Health

Coronavirus symptoms: What are they and how do I protect myself?

Coronavirus: What you need to know graphic featuring three key points: wash your hands for 20 seconds; use a tissue for coughs; avoid touching your face

Coronavirus has claimed more than 78,000 lives and infected hundreds of thousands of people around the world.

Among them is UK Prime Minister Boris Johnson, who is in intensive care after being admitted to hospital with "persistent symptoms" including a temperature.

What are the coronavirus symptoms?

Coronavirus infects the lungs. The two main symptoms are a fever and a dry cough, which can sometimes lead to breathing problems.

The cough to look out for is a new, continuous cough. This means coughing a lot for more than an hour, or having three or more coughing episodes in 24 hours. If you usually have a cough, it may be worse than usual.

You have a fever if your temperature is above 37.8C. This can make you feel warm, cold or shivery.

A sore throat, headache and diarrhoea have also been reported and a loss of smell and taste may also be a symptom.

It takes five days on average to start showing the symptoms, but some people will get them much later. The World Health Organization (WHO) says the incubation period lasts up to 14 days.


When do people need to go to hospital?

The majority of people with coronavirus will recover after rest and pain relief (such as paracetamol).

The main reason people need hospital treatment is difficulty breathing.

Doctors may scan the lungs to see how badly they are affected and give support, such as oxygen or ventilation, if needed.

However, people should not go to A&E if they are concerned. In the UK, the NHS 111 website will guide you through what to do.

If you are so breathless that you are unable to speak more than a few words you will be told to call 999, as this is a medical emergency.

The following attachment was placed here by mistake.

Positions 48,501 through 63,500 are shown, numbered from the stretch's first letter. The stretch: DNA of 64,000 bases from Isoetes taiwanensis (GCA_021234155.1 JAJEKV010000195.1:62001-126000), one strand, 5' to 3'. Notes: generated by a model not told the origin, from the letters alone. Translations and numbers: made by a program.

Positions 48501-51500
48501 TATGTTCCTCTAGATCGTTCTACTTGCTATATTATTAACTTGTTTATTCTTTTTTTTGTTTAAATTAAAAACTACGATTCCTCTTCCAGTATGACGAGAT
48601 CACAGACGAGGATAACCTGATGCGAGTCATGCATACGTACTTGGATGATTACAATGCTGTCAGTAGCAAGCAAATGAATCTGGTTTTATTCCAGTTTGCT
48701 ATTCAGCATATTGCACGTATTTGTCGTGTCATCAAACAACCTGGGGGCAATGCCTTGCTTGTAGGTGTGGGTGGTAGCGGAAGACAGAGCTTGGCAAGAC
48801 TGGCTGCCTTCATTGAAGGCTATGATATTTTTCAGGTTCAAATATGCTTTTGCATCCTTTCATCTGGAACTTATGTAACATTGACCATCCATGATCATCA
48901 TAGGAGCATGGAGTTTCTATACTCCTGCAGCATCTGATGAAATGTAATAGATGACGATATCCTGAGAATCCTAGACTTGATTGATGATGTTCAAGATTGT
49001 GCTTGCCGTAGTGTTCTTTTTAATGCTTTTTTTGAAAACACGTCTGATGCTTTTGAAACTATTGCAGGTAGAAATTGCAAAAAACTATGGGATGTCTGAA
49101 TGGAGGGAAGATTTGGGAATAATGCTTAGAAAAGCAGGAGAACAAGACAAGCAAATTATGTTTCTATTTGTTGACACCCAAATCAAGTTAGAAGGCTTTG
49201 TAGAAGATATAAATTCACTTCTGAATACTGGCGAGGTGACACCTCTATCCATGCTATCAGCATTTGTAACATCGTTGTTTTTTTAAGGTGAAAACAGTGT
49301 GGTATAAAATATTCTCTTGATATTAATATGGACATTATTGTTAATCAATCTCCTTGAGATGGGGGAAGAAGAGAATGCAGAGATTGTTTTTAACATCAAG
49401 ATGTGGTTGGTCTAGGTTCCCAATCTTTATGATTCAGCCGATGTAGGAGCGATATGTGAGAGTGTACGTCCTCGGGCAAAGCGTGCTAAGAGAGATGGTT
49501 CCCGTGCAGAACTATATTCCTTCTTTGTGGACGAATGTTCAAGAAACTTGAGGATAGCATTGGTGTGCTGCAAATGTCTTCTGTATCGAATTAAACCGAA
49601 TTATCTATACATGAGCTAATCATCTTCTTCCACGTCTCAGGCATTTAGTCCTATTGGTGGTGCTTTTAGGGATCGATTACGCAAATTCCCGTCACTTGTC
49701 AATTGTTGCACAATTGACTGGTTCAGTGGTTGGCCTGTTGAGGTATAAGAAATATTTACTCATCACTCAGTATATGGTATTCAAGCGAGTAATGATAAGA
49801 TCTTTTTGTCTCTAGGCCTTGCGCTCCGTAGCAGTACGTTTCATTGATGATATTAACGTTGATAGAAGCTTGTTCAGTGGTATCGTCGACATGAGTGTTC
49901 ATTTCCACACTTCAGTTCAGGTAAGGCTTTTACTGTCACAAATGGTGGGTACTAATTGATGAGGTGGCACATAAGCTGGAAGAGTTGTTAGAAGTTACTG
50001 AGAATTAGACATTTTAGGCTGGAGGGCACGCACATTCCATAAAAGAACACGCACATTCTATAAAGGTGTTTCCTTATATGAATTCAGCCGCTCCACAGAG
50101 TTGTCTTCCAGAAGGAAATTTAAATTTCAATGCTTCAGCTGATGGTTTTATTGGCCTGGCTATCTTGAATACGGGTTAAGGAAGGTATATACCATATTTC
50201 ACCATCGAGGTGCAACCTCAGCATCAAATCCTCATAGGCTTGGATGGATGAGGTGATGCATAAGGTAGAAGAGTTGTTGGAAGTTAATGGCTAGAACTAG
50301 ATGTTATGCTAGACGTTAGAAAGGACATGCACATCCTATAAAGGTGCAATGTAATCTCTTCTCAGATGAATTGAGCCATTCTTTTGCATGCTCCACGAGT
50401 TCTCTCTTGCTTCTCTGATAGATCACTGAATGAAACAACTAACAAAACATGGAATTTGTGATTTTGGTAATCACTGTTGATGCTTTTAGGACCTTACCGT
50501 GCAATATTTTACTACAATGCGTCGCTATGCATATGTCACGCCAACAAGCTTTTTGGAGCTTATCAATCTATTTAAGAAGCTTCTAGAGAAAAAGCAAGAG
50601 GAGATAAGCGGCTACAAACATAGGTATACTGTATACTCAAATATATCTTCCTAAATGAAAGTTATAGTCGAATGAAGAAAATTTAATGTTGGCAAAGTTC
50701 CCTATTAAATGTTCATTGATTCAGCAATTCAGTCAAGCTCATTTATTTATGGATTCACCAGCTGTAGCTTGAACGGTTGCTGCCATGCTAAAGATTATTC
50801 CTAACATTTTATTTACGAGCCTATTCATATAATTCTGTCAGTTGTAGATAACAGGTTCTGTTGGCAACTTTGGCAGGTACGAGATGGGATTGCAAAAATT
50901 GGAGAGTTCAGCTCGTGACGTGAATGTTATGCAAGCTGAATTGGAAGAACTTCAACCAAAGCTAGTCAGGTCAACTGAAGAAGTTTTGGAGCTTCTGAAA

If you become so ill that you've stopped doing all of your usual daily activities then it will advise speaking to a nurse by dialling NHS 111.

What happens in intensive care?

Intensive care units (ICUs) are specialist wards for people who are very ill.

Coronavirus patients will get oxygen support, which can involve using a facemask, or a tube in the nose.

The most invasive way - for the most seriously ill patients - is ventilation where air, with increased levels of oxygen, is pushed into the lungs via a tube in the mouth, nose or through a small cut in the throat.

What should I do if I have mild symptoms?

Patients with mild symptoms should self-isolate at home for at least seven days.

People are advised not to ring NHS 111 to report their symptoms unless they are worried. They should also not go to their GP, or A&E.

Details for Scotland are to check NHS inform, then ring your GP in office hours, or 111 out-of-hours. In Wales call NHS 111, and in Northern Ireland, call your GP.

If you have come into contact with somebody who may be infected, you may be told to self-isolate.

The World Health Organization has also issued advice for the public.

How deadly is coronavirus?

The proportion dying from the disease appears low (between 1% and 2%) - but the figures are unreliable.

Thousands are being treated but may go on to die - so the death rate could be higher. But it may also be lower if lots of mild cases are unreported.

A World Health Organization (WHO) examination of data from 56,000 patients suggests:

  • 6% become critically ill - lung failure, septic shock, organ failure and risk of death
  • 14% develop severe symptoms - difficulty breathing and shortness of breath
  • 80% develop mild symptoms - fever and cough and some may have pneumonia

Older people, and those with pre-existing medical conditions (such as asthma, diabetes, heart disease, high blood pressure), are more likely to become severely ill. Men are at slightly higher risk of dying from the virus than women.

Work to develop a vaccine is under way.

What do I need to know about the coronavirus?

How do I protect myself?

The best thing is regular and thorough hand washing, preferably with soap and water.

Coronavirus spreads when an infected person coughs or sneezes small droplets - packed with the virus - into the air. These can be breathed in, or cause an infection if you touch a surface they have landed on, then your eyes, nose or mouth.

So, coughing and sneezing into tissues, not touching your face with unwashed hands, and avoiding close contact with infected people are important.

People will be most infectious when they have symptoms, but some may spread the virus even before they are sick.

Face masks do not provide effective protection, according to medical experts. However, the WHO is re-examining whether the public might benefit from using them.

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